"I'm gonna get me a dog"
rberman at post.tau.ac.il
Tue Oct 5 15:15:07 UTC 2004
the term "ethical dative" is familiar to me from a paper from way back
in the 1970s on French, and I adopted it in discussing various kinds of
datives in Hebrew, too, in the following paper, where you can find the
full reference to the French study
Ruth Berman. Dative marking of the affectee role. Hebrew Annual Review,
6, 35-59. Revised from: Dative marking of the benefactee/malefactee
in Modern Hebrew., 1982
M.I.T. Working Papers in Linguistics, 3, 150-179, 1981]
Tel Aviv University
Stahlke, Herbert F.W. wrote:
>I'm interested that you use the term "ethical dative" for this. It's a term I also used when I suggested this analysis on the other list that Johanna and I discussed this on. I learned the term from Greek and Latin studies, but it doesn't show up in English studies much. There is one footnote on it in the Cambridge Grammar of the English Language.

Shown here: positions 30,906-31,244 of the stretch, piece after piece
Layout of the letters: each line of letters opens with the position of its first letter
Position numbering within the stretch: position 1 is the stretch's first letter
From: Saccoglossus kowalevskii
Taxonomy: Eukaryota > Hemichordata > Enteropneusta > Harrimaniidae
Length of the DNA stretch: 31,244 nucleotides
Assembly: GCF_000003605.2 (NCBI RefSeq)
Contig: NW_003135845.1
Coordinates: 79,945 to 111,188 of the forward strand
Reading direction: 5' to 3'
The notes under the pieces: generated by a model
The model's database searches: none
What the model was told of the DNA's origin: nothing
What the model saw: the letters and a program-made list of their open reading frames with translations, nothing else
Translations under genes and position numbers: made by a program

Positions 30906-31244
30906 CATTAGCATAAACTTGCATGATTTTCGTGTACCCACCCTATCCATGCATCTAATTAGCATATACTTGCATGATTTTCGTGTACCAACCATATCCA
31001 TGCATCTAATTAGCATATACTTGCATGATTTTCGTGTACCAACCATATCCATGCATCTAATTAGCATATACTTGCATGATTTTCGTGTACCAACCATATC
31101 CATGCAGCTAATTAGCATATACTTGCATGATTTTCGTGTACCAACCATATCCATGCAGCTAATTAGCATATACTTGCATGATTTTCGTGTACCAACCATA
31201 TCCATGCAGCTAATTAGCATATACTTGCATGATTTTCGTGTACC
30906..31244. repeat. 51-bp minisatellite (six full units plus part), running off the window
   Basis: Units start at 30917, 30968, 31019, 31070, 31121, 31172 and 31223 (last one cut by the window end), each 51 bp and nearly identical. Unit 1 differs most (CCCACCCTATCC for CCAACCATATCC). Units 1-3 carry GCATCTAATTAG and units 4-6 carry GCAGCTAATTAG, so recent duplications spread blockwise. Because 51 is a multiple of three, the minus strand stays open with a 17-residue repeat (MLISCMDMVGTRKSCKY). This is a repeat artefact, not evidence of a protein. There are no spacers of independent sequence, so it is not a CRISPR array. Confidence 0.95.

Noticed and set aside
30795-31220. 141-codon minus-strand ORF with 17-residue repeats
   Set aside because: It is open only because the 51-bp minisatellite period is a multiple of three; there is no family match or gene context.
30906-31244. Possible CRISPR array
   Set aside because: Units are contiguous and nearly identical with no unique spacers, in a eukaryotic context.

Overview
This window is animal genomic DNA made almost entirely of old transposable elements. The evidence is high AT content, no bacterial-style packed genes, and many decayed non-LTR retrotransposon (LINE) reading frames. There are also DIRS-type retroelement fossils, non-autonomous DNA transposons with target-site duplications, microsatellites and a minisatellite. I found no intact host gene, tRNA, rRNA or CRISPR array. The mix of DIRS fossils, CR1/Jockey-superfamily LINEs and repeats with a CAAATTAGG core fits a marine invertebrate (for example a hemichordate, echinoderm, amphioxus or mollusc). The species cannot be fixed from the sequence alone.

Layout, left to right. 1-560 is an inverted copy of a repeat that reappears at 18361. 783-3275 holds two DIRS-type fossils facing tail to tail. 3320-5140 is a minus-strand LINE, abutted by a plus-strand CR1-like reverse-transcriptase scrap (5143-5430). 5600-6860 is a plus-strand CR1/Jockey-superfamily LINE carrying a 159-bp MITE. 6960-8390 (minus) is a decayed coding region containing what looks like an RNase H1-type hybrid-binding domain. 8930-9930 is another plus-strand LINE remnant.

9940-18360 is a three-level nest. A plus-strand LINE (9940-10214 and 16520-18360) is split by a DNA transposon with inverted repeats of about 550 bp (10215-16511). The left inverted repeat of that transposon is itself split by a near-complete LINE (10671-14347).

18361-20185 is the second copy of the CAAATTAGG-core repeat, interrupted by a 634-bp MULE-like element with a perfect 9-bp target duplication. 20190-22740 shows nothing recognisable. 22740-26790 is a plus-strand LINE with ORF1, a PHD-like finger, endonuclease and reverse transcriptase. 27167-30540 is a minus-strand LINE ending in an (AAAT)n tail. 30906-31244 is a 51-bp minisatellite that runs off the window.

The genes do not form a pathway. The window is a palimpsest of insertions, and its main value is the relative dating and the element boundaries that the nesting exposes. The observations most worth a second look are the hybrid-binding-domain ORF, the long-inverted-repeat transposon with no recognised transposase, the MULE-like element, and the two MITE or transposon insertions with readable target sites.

>I'm not a native speaker of English, so maybe I should be reluctant, but I
>do know that I own an album by a contemporary American songwriter on which
>the following line can be heard:
>"I went outside and I smoked myself a J "
>What is more, I also have an album by some other American songwriter that
>has a song with the line:
>"I had me a girl in Minnesota/ She was only fillin' her quota"
>Both albums sold over three million copies, and I am not aware that any
>buyer has ever complained about bad English. So one thing I think should be
>clear: these what i would call "ethical datives" are a real phenomenon of
>at least American English.
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> at the Tel-Aviv University CC.
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